Dodger Inside Pitch - January 8, 2008

No one, not even Nomar Garciaparra himself, seems to have the slightest clue as to why Garciaparra struggled so mightily last season. But the result is that, at age 34, the accomplished veteran's best hope going into spring training is that he will have to fight for the third base job with rookie Andy LaRoche.

The two-time batting champion slumped in 2007 to a still-respectable .283, albeit with just seven home runs and 59 RBIs.

"I wish I could (explain it)," Garciaparra told the Los Angeles Daily News. "(But) sometimes, from year to year, you can't explain it. It's not a lack of effort. Things just change."

They will change even more dramatically now if Garciaparra doesn't turn things around. He is entering the final season of a two-year, $18.5 million contract some observers felt was ill-advised from the start -- a deal he probably wouldn't have gotten if J.D. Drew hadn't unexpectedly exercised the escape clause in his own contract last winter, leaving the club desperate for power in the middle of the lineup.

Garciaparra also will turn 35 at midseason, so this could be his final year playing with his hometown team.

It is worth mentioning that Garciaparra has been a dutiful soldier at every turn during his first two seasons with the club. He moved to first base for the first time in his career in 2006, then moved back to third midway through 2007 to make room for promising rookie James Loney, who will go to camp as the incumbent everyday first baseman.

Mini Camp Held
De Jon Watson, assistant general manager for player development, invited the cream of the farm system crop to Dodger Stadium for the organization's first winter mini-camp. With a week still to go, Watson dubbed it, "a big success."

"There's already been a lot of positive feedback," Watson said. Watson was recently promoted to his new title after being hired as farm director only a year ago.

"This is something I've always wanted to do, something I mentioned during my interview process. I just thought it was a great tool to implement in helping our young players with the transition from the Minor Leagues to the Major Leagues."

Those invited to the first mini-camp includes pitchers Mario Alvarez, Scott Elbert, Clayton Kershaw, James McDonald, Jon Meloan, Greg Miller, Justin Orenduff, Ramon Troncoso and Cory Wade; infielders Josh Bell, Ivan DeJesus Jr., Blake DeWitt, Chin-Lung Hu, Andy LaRoche, Josh Paul; catcher Lucas May and outfielders Delwyn Young and Xavier Paul.

A number of the Dodgers' Major Leaguers have turned out, including coaches Don Mattingly and Rick Honeycutt to players Andruw Jones, Matt Kemp, James Loney and Brad Penny.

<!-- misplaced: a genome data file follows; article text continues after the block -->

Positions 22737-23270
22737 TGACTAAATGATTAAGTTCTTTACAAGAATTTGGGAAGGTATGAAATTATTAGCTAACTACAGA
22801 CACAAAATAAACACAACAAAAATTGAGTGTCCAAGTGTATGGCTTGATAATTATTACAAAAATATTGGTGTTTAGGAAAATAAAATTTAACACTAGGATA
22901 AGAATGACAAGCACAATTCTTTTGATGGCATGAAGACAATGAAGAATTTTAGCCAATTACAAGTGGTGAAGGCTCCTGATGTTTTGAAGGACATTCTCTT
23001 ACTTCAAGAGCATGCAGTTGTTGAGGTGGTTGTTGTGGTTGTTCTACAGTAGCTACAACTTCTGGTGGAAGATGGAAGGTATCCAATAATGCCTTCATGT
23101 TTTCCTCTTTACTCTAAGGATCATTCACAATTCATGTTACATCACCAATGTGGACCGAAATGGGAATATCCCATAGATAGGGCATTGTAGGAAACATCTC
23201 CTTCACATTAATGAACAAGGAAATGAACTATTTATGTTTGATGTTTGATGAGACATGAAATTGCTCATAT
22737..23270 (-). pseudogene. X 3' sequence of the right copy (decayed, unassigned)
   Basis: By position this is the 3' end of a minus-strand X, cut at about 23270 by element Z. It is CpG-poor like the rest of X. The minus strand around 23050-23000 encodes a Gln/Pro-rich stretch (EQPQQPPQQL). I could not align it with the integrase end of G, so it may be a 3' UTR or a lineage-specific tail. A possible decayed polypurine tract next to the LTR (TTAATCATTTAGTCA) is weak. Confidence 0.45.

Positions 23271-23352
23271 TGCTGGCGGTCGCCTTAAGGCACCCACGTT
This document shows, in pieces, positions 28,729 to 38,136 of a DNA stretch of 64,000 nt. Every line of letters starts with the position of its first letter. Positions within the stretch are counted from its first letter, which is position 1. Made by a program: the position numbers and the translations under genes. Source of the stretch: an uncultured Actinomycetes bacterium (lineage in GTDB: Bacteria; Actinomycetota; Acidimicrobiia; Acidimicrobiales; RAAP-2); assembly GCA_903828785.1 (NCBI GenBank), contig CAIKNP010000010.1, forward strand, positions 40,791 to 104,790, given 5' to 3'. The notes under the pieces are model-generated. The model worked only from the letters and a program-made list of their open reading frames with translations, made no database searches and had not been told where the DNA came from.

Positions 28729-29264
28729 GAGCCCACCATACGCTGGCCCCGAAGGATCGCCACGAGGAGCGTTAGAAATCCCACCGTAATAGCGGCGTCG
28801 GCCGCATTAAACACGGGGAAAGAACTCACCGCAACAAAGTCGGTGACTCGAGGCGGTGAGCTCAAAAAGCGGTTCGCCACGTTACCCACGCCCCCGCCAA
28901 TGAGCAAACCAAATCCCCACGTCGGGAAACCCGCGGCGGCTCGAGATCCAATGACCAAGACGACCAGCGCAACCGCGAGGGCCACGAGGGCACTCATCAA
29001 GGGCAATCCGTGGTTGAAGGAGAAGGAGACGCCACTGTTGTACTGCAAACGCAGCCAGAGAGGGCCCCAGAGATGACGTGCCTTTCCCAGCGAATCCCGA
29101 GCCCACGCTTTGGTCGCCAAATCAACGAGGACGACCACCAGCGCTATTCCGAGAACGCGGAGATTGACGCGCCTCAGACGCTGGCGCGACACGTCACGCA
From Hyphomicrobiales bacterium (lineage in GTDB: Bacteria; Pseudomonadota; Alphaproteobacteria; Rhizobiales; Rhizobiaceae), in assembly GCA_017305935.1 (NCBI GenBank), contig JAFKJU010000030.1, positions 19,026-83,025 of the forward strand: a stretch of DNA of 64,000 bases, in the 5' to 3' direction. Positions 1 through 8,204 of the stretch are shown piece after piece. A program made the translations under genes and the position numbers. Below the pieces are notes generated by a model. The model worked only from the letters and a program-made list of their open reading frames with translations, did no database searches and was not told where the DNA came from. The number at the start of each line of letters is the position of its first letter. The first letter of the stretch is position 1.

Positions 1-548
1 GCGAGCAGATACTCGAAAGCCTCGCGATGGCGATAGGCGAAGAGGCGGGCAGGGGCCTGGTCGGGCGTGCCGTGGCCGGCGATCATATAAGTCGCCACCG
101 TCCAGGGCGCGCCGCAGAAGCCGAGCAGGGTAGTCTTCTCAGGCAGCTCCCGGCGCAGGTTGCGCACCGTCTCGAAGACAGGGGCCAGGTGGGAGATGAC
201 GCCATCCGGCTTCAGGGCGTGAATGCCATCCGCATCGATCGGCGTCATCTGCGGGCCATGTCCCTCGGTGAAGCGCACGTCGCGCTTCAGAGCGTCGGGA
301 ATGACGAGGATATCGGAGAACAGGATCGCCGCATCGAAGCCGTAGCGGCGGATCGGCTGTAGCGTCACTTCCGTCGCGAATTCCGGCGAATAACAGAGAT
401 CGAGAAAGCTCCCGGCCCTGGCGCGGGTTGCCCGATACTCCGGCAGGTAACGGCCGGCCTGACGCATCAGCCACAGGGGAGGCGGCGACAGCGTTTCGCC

Notes and Quotes
--RHP Rudy Seanez, who was a key contributor in middle relief last year, remains a free agent and is still on the Dodgers' radar. He was a bargain last year at $700,000, going 6-3 with a 3.79 ERA in 73 appearances, and the longer he remains on the market, the better the Dodgers' chances of bringing him back at the age of 39.

--Manager Joe Torre has been curiously out of sight and out of mind since his introductory press conference more than two months ago. Torre didn't attend the winter meetings because he was undergoing knee replacement surgery in New York, and he has rarely been quoted or even mentioned in media reports this winter.

--RHP Esteban Loaiza probably will begin the season in the bullpen. Club officials expect RHP Jason Schmidt to be fully recovered from major shoulder surgery in time to fill a role near the back of the rotation, leaving no spot for Loaiza. Loaiza's last major league relief appearances came in 2004 with the Yankees.

--RHP Justin Orenduff, a former supplemental first-round pick, has flown under the radar while pitching prospects such as Chad Billingsley and Clayton Kershaw have gotten most of the attention. But Orenduff was quietly added to the 40-man roster this winter and could find himself in the majors sometime this year as a middle reliever.

--RHP Brad Penny, besides being the staff ace, is quickly becoming one of the club's most visible players in the community. The only player who went out of his way to attend Joe Torre's introductory press conference at Dodger Stadium in November (LHP Hong-Chih Kuo was there working out that day), Penny later made a last-minute request to be added to the roster of players who rode the team's first-ever Rose Parade float. Penny also is a willing contributor to the team's ongoing winter development program, showing up to offer advice to the prospects on hand.

By the Numb3rs: 256 -- Days on the disabled list for OF Jason Repko, accounting for almost half his three years of major league service time. Repko will exchange arbitration figures with the club next week despite having a grand total of 406 at-bats in the majors.

Quotes to Note --"You would like to have a lefty or two in your starting rotation. (That) is something that if we could do it, we would. But that said, you still go with the best (pitchers) you can, no matter which arm they throw with. If they can pitch, it doesn't matter which side the hitter is hitting from." -- Dodgers general manager Ned Colletti, whose club is expected to have an all-right-handed rotation of Brad Penny, Derek Lowe, Hiroki Kuroda, Chad Billingsley and either Jason Schmidt or Esteban Loaiza.